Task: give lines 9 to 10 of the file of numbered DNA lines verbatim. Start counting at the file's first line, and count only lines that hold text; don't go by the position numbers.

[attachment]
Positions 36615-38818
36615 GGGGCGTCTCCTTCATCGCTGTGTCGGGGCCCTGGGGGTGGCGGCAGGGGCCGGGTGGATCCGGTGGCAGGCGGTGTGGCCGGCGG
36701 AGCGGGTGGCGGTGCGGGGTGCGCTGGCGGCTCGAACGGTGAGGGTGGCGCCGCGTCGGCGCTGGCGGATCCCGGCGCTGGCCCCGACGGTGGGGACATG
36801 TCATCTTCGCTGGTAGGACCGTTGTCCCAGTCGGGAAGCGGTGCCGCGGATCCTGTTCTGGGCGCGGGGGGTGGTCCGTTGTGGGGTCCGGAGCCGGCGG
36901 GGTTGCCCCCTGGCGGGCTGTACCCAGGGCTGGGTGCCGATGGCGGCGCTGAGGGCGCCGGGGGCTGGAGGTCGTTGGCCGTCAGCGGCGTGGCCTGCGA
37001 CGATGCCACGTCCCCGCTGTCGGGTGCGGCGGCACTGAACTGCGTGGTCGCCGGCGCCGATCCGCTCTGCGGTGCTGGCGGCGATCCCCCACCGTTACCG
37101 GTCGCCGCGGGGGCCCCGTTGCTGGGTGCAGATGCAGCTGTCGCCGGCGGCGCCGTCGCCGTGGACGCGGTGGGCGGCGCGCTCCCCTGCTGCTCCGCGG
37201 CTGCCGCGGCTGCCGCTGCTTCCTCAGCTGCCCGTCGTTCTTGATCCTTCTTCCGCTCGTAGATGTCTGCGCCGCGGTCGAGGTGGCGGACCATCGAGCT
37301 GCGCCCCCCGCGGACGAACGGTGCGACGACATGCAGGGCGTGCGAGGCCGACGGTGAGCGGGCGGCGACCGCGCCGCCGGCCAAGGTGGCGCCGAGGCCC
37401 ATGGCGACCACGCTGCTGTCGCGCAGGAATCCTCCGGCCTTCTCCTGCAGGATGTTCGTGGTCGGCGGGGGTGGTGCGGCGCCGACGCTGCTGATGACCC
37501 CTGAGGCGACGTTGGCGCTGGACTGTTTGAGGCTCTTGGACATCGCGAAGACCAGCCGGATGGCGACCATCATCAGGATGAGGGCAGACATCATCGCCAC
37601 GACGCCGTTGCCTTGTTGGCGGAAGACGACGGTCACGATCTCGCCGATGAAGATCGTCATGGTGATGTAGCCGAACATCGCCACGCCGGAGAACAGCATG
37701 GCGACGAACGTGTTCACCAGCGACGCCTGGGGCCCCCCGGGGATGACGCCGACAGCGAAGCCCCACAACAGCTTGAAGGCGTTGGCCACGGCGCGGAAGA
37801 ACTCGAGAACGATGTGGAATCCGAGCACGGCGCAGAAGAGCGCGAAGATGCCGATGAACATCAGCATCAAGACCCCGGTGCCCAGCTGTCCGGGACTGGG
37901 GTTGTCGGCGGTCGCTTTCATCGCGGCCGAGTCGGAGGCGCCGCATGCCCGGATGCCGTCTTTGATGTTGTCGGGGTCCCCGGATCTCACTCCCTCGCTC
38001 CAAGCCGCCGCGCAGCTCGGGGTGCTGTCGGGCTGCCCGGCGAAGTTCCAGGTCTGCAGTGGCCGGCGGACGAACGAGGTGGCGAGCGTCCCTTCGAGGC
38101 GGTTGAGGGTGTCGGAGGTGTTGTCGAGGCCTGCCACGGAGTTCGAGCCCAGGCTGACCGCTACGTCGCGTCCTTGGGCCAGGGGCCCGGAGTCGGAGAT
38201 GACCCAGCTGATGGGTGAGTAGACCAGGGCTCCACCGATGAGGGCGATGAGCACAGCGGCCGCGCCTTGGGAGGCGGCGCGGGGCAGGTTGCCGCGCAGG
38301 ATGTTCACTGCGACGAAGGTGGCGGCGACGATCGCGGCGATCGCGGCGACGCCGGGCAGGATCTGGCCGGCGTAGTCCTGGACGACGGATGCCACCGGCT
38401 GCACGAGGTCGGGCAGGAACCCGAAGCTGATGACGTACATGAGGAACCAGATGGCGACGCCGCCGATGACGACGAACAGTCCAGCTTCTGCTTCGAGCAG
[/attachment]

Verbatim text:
37301 GCGCCCCCCGCGGACGAACGGTGCGACGACATGCAGGGCGTGCGAGGCCGACGGTGAGCGGGCGGCGACCGCGCCGCCGGCCAAGGTGGCGCCGAGGCCC
37401 ATGGCGACCACGCTGCTGTCGCGCAGGAATCCTCCGGCCTTCTCCTGCAGGATGTTCGTGGTCGGCGGGGGTGGTGCGGCGCCGACGCTGCTGATGACCC